Percy Bysshe Shelley (1792-1822 / Horsham / England)
To The Moonbeam
Moonbeam, leave the shadowy vale,
To bathe this burning brow.
Moonbeam, why art thou so pale,
As thou walkest o'er the dewy dale,
Where humble wild-flowers grow?
Is it to mimic me?
But that can never be;
For thine orb is bright,
And the clouds are light,
That at intervals shadow the star-studded night.
Now all is deathy still on earth;
Nature’s tired frame reposes;
And, ere the golden morning’s birth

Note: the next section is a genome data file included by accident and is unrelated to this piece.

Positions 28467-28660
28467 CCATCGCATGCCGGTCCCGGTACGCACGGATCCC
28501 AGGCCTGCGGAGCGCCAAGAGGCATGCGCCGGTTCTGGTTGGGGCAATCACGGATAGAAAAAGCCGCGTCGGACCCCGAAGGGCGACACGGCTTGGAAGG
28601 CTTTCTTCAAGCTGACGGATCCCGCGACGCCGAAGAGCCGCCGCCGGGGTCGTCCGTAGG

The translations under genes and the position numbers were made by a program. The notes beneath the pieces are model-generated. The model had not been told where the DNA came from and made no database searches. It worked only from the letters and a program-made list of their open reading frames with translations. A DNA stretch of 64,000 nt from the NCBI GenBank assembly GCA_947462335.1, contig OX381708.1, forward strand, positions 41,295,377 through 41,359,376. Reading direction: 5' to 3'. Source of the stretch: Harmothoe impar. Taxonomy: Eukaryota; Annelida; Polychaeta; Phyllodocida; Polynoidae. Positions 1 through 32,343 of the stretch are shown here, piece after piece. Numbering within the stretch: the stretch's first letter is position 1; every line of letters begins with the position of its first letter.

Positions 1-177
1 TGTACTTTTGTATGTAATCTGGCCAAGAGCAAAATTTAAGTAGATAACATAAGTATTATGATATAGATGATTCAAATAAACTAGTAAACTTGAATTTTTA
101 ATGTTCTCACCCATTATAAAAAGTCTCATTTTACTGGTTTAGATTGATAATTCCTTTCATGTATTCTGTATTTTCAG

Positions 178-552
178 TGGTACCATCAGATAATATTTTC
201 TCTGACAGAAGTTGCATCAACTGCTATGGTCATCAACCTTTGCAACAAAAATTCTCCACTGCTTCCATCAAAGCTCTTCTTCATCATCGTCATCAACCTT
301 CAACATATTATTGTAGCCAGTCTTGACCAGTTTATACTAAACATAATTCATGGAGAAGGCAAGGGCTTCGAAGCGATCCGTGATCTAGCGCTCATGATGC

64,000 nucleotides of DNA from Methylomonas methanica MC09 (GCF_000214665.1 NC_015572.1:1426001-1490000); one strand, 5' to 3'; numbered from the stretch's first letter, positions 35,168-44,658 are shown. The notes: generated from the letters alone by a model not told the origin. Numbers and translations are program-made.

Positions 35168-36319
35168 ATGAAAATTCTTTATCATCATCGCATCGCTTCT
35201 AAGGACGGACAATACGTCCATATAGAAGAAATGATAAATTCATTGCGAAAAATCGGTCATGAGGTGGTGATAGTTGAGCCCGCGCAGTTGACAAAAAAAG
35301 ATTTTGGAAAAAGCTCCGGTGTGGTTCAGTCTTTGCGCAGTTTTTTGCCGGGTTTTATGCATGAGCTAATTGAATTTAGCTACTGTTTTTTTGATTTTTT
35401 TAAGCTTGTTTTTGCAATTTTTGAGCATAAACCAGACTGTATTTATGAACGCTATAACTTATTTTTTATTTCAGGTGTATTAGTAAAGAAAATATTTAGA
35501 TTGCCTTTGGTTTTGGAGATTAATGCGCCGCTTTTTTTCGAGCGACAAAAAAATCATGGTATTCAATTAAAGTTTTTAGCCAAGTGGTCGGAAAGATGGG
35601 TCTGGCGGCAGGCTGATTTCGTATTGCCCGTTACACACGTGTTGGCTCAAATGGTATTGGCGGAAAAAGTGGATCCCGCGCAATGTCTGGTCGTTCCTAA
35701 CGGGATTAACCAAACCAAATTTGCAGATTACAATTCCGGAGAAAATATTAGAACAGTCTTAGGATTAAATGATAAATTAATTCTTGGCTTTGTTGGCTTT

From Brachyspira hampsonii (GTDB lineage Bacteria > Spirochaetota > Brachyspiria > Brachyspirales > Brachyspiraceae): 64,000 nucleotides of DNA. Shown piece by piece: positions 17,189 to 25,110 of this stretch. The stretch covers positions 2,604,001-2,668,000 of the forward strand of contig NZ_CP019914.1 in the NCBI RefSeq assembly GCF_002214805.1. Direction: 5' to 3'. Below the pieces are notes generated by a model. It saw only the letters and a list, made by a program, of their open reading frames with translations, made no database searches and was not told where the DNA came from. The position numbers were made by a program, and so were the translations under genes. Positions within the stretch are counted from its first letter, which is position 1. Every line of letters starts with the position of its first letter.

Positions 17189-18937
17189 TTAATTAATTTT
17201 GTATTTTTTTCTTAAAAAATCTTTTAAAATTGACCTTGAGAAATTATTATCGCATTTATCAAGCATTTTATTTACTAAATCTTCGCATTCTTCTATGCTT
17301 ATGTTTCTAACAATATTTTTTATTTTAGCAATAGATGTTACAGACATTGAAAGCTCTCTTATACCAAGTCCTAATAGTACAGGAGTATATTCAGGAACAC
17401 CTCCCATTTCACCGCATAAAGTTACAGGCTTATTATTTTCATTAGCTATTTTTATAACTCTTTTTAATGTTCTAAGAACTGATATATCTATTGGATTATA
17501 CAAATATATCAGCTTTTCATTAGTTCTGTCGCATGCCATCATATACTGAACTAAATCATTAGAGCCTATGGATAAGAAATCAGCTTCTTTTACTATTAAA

Its radiant hues discloses,
Flies forth its balmy breath.
But mine is the midnight of Death,
And Nature's morn
To my bosom forlorn
Brings but a gloomier night, implants a deadlier thorn.
Wretch! Suppress the glare of madness
Struggling in thine haggard eye,
For the keenest throb of sadness,
Pale Despair's most sickening sigh,
Is but to mimic me;
And this must ever be,
When the twilight of care,
And the night of despair,
Seem in my breast but joys to the pangs that rankle there.
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